As a family who lost their home to the tsunami, Darni and her sons have been receiving a monthly food aid ration of rice, vegetable oil and canned fish from WFP since February 2005 via its non-governmental organization cooperating partner World Vision.

"The problems are not over"

“After the tsunami, we were homeless and traumatised and had no idea how to get food, and without aid we would have died,” says Darni.

“But the problems are not over. We still have no house and no way of getting enough food. We still need help today.”

For more information contact: Richard Lee, WFP/Jakarta, tel: +62 811 987 416, richard.lee@wfp.org.

Syarifudin and Syamsidar: a new beginning, Banda Aceh, Indonesia

Copyright: 2005 WFP

Syarifudin and Syamsidar lost all of their children to the tsunami.

They have photocopied photographs of the six children onto a single sheet of paper which Syarifudin hands out to visitors in the hope that they might bump into one of the children still alive.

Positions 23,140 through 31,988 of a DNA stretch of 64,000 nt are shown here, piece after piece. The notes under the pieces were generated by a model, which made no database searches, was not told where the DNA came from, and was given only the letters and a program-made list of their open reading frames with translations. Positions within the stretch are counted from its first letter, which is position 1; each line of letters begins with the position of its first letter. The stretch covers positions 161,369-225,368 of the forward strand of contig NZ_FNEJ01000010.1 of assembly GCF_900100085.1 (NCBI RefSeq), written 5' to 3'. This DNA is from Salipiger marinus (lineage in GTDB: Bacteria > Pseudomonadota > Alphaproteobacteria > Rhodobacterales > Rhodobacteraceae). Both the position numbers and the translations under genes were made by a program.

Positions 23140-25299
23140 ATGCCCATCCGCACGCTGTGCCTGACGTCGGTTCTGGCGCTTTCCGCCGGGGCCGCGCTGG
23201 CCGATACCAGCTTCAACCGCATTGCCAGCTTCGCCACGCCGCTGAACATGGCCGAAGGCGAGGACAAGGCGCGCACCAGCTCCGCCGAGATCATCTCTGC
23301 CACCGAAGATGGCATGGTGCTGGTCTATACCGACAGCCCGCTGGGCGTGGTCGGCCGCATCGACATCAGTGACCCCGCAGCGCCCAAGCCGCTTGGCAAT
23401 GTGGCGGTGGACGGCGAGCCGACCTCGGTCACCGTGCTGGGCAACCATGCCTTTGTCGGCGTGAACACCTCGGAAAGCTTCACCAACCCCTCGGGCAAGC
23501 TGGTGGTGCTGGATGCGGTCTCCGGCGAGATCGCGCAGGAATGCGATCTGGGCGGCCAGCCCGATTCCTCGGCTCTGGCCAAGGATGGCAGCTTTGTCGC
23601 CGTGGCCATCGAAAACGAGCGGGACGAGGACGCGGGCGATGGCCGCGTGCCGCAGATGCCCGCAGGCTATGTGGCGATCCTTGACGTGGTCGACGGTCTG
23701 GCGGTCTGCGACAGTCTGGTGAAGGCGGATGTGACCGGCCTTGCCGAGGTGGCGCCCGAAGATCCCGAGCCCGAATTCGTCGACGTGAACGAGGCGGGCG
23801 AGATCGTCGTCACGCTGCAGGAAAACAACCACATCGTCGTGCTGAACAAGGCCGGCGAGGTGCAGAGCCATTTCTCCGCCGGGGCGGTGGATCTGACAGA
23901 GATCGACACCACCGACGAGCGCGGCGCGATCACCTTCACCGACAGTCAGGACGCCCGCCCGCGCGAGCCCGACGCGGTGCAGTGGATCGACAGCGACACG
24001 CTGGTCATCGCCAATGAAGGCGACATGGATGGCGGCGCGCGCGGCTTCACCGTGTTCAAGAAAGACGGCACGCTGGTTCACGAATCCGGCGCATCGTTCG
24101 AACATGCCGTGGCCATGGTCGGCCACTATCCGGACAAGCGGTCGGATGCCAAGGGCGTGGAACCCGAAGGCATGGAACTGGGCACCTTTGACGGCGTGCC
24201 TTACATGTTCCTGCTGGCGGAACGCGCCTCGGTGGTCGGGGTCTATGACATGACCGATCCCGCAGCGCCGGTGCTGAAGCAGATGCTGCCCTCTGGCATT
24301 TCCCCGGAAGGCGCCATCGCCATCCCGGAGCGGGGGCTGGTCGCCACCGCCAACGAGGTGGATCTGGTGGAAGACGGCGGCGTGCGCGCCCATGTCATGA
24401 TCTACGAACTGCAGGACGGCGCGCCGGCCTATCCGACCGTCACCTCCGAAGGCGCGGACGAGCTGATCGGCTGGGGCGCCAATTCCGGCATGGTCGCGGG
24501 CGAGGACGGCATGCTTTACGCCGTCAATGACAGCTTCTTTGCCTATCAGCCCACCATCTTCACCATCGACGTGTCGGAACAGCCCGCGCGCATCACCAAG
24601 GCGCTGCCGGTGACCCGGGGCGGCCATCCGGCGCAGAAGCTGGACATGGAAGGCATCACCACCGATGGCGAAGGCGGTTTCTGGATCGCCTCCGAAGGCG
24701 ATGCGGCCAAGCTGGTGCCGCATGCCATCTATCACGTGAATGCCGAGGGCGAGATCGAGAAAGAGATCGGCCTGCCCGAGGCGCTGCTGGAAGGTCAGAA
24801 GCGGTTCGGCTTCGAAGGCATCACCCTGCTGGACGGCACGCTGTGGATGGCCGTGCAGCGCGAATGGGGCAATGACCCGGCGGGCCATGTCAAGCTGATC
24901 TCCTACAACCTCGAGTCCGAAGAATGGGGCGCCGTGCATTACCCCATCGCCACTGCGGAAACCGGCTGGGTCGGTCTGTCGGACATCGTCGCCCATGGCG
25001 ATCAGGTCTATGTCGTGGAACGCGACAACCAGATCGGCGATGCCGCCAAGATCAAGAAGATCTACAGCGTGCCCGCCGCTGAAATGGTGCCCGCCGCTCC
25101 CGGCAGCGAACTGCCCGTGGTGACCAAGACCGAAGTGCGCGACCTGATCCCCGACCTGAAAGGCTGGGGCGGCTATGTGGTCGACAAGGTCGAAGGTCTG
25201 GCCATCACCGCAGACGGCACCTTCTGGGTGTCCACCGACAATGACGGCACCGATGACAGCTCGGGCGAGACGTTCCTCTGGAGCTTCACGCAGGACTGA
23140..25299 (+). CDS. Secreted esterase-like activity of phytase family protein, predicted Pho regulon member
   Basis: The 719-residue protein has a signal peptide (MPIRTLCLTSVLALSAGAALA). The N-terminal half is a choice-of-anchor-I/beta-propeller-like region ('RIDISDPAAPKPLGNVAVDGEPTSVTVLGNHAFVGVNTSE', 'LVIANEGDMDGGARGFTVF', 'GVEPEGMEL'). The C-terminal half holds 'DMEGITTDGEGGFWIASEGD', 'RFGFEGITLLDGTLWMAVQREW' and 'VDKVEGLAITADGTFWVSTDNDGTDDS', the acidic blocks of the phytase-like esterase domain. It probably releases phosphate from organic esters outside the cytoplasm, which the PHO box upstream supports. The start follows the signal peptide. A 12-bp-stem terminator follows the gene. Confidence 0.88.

Some of the pictures are a little blurred, but the names and ages are clearly labelled: among them are two identical passport pictures of ten-year-old twin girls, and a playful snap of their one-year-old son.

Living in a tent

Almost a year after the tsunami, the couple are still living in a tent in an IDP (Internally Displaced Persons) camp in Banda Aceh as they wait for assistance to rebuild their home.

Despite all this, their small tarpaulin shack was full of laughter in the month of November. Syamsidar had given birth to a baby boy.

At the time their newborn son was photographed he was just seven-days old and they had not yet decided what to name him.

Ferrying goods

To make ends meet, Syarifudin rents a rickshaw and takes orders from people living in the camp to ferry goods to and from Banda Aceh’s main market.